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TV review: From Dusk Till Dawn: The Series

March 27, 2014

From Dusk Till Dawn: The Series stars D. J. Cotrona and Zane Holtz as the Gecko brothers.

This month saw the premier of two TV series based on cult Robert Rodriguez movies set in Mexico: From Dusk Till Dawn and El Mariachi.

The former, an adaptation of the 1996 vampire flick written by Quentin Tarantino, was developed by Rodriguez himself for his El Rey network, in collaboration with Netflix. The latter, a Spanish-language series based on Rodriguez’s “tortilla western” trilogy, El Mariachi (1992), Desperado (1995) and Once Upon A Time in Mexico (2003), was produced for the Latin American market by Sony and Teleset (the same networks will also be making Metastasis,a Spanish-language version of Breaking Bad set in Colombia) without Rodriguez’s involvement.

I’ve yet to catch any of El Mariachi, but three episodes in, From Dusk Till Dawn: The Series has already proven more engaging and entertaining than the two mediocre sequels that the original film spawned.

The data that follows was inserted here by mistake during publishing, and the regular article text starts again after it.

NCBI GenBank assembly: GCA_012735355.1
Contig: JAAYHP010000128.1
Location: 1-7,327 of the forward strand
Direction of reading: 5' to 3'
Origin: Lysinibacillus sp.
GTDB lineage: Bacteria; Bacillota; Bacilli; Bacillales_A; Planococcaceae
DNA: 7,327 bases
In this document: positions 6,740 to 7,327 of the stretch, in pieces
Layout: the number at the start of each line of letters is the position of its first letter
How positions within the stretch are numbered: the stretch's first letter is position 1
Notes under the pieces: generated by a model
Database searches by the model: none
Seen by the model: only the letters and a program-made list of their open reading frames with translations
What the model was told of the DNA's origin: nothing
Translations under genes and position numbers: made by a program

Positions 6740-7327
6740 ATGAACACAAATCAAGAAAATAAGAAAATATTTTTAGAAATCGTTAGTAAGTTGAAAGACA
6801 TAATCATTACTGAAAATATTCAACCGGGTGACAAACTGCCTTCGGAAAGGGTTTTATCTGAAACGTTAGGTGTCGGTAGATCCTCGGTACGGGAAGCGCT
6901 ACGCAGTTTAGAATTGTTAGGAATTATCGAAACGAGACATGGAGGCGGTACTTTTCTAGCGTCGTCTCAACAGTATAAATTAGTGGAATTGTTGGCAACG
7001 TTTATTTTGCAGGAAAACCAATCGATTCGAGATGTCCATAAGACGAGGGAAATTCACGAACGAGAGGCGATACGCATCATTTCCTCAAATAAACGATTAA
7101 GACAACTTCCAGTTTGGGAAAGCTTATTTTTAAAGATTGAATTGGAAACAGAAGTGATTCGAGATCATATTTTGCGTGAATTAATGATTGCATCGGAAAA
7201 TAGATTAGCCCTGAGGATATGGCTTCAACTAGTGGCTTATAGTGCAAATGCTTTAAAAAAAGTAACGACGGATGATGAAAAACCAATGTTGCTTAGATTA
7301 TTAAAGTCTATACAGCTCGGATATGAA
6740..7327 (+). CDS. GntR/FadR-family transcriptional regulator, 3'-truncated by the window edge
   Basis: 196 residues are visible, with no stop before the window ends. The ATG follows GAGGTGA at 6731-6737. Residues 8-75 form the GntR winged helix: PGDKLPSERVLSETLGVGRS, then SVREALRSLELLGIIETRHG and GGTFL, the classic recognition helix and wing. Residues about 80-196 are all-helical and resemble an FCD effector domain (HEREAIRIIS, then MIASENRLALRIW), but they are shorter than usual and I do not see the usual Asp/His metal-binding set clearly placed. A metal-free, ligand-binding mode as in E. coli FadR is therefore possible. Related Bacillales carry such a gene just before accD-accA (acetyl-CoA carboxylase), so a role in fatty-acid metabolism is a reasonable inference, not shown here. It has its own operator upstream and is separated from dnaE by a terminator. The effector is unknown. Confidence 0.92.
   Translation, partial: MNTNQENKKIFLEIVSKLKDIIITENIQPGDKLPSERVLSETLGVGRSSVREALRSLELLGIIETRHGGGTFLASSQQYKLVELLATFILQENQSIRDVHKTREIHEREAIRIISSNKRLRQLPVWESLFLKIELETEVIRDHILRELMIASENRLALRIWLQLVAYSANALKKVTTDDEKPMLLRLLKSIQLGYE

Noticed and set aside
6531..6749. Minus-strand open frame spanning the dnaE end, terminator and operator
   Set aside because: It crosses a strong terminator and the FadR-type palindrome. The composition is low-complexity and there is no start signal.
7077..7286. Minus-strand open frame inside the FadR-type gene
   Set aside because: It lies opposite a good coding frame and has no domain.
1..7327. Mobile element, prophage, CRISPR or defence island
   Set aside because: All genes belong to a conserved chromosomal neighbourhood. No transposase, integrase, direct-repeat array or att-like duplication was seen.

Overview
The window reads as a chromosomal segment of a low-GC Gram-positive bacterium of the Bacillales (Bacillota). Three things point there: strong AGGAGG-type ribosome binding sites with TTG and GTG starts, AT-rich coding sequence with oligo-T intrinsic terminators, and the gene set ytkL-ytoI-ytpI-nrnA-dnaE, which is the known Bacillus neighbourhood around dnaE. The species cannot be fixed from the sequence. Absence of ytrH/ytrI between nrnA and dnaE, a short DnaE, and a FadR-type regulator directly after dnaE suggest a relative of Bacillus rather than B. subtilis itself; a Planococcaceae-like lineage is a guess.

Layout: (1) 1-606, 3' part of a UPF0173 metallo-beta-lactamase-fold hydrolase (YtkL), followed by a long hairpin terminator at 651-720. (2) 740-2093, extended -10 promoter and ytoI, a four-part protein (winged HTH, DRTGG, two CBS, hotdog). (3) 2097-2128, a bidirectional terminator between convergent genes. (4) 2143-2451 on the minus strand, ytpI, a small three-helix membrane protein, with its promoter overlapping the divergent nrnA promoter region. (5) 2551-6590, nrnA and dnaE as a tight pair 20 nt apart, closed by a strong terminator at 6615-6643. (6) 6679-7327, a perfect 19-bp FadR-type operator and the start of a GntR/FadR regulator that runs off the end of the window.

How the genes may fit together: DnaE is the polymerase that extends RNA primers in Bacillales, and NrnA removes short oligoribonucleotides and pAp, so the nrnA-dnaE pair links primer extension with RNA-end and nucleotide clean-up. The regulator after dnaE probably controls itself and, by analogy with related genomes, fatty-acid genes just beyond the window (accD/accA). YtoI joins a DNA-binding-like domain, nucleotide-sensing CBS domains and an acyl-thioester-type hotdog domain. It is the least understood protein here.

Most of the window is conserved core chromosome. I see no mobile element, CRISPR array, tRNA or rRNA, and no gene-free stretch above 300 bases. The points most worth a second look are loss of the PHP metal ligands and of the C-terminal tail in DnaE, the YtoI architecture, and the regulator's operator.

As is often the case in such series, the first episode was a bit slow. Inevitably, there were fewer memorable lines than in Tarantino’s snappy screenplay, and it was essentially just a drawn-out version of the opening to the movie – only with less charismatic actors than the original, which starred George Clooney, Harvey Keitel, Juliette Lewis, Salma Hayek and Tarantino himself.


Salma Hayek starred as a sexy vampire demigodess in the original movie From Dusk Till Dawn.

But in the second and third episodes Rodriguez introduced new characters and more back-story, including a Mexican drug cartel angle and a Satanic Mayan cult headed by serpent-loving demigoddess who makes La Santa Muerte look like the Virgin of Guadalupe.

The series has drawn positive reviews so far and today it was announced that it will be renewed in a second season of 13 episodes. While unlikely to reach the heights of Breaking Bad or Netflix’s House of Cards, it is a trashy and entertaining show that remains faithful to the spirit of the movie.

It is also a far cry from teen guff like Twilight or the The Vampire Diaries. Rodriguez’s show, like his vampires, has real bite to it.

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